There was little fanfare in Parliament last night as the bill to legalise gay marriage passed another hurdle, but outside more than 800 people were gathered in a two-sided protest.
Parliament's front lawn was divided in half with anti-gay marriage proponents holding a prayer vigil and sing-along on one side, and supporters waving flags and signs on the other.
The protest remained peaceful with about 500 anti-marriage equality proponents saying the Lord’s Prayer and singing along to a bag piper.
The roughly 300 supporters of the bill sang ‘‘we're going to the chapel and we're gonna get married’’ and waved signs including: ‘‘Do you really want your son to marry this dyke?’’.
Gay marriage could be legalised as early as next month after Louisa Wall’s Marriage (Definition of Marriage) Amendment Bill passed its committee stages 77 votes to 43.
National minister Gerry Brownlee’s proxy vote was not cast, he dropped his support of the bill in the second reading.
Two suggestions that a referendum on the matter be held we ruled out of order, while other proposed amendments, such as allowing religious movements to preach marriage as being between a man and woman and allowing churches to refuse to host same sex marriages, were voted down.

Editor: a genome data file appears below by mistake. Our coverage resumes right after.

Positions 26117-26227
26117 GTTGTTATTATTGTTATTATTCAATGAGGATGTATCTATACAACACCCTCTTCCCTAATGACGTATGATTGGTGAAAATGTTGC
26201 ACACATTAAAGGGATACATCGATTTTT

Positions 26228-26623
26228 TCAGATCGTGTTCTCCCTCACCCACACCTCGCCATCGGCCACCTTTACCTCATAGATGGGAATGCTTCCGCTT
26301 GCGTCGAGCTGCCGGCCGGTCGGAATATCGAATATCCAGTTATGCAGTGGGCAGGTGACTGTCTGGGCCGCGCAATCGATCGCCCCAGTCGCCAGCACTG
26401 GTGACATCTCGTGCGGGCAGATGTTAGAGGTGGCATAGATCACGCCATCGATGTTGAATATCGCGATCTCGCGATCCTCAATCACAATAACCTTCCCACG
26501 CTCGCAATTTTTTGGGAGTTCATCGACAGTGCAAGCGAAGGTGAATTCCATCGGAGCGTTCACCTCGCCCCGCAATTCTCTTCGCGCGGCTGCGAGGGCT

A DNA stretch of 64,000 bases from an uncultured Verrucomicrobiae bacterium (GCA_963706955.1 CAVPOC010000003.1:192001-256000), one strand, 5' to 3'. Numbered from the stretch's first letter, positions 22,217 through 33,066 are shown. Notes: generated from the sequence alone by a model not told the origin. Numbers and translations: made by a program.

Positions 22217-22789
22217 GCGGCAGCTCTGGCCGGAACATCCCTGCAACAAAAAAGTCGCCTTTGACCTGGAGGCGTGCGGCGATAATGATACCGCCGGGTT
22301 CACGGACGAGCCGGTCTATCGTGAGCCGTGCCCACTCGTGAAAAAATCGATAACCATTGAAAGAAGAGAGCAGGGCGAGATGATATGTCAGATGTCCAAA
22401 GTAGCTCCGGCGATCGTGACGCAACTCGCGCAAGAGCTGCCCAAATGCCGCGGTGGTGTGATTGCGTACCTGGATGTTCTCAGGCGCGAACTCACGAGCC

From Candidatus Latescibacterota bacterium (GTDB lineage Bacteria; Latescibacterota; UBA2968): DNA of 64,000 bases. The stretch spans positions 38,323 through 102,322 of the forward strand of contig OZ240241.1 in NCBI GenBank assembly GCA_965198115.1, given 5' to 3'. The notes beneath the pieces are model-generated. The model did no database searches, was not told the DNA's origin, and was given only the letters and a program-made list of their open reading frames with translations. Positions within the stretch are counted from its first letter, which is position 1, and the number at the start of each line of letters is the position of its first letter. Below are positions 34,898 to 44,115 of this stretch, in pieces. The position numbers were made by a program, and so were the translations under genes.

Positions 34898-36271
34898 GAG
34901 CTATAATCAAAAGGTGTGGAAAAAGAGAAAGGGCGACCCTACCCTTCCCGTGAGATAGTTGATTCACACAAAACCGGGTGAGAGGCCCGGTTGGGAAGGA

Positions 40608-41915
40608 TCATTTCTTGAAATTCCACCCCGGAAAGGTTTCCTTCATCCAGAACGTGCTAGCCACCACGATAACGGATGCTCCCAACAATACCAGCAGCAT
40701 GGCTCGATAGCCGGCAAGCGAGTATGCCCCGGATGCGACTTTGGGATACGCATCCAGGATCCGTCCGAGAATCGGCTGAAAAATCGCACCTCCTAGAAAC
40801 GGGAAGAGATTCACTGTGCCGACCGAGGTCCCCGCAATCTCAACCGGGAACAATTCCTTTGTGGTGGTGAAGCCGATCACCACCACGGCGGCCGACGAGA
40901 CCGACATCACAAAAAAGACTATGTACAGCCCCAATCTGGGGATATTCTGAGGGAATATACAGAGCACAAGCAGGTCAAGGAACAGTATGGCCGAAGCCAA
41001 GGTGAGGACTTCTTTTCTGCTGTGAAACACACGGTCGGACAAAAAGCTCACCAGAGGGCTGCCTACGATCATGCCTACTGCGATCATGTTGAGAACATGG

Green MP Kevin Hague said the proposals were based on ‘‘imaginary concerns’’.
‘‘The speeches that have been heard in this House against the bill have, I am sure, been sincere; they have largely been motivated by fear, by fear of concerns that are largely imaginary, fear that has been worked up by a campaign in the community.’’
Labour MP Sua William Sio introduced several amendments aimed at strengthening religious freedoms.
‘‘My intention ... is to make appropriate distinction between the affairs of the state – protecting the equality rights of all citizens – and the affairs of a church and its members whom have a traditional view of marriage.’’
Outside, minister Margaret Mayman, of St Andrew’s on the Terrace, said she was comfortable with the safeguards that we in the bill and had turned out in support of marriage equality to show not all Christians were against it.
‘‘We support it because of our faith not in spite of our faith. I’m saddened because I think [the opposition] comes for a position of ignorance.’’
But itinerant minister Rasik Ranchord said marriage pre-dated the state and government and was not a piece of putty to be moulded into different shapes.
‘‘We want to see marriage protected. We are not against gay people we are simply protecting what we believe to be what marriage is meant to be.’’
The bill was subject to a conscience vote meaning MPs could make up their own minds on how to vote, rather than following the party line.
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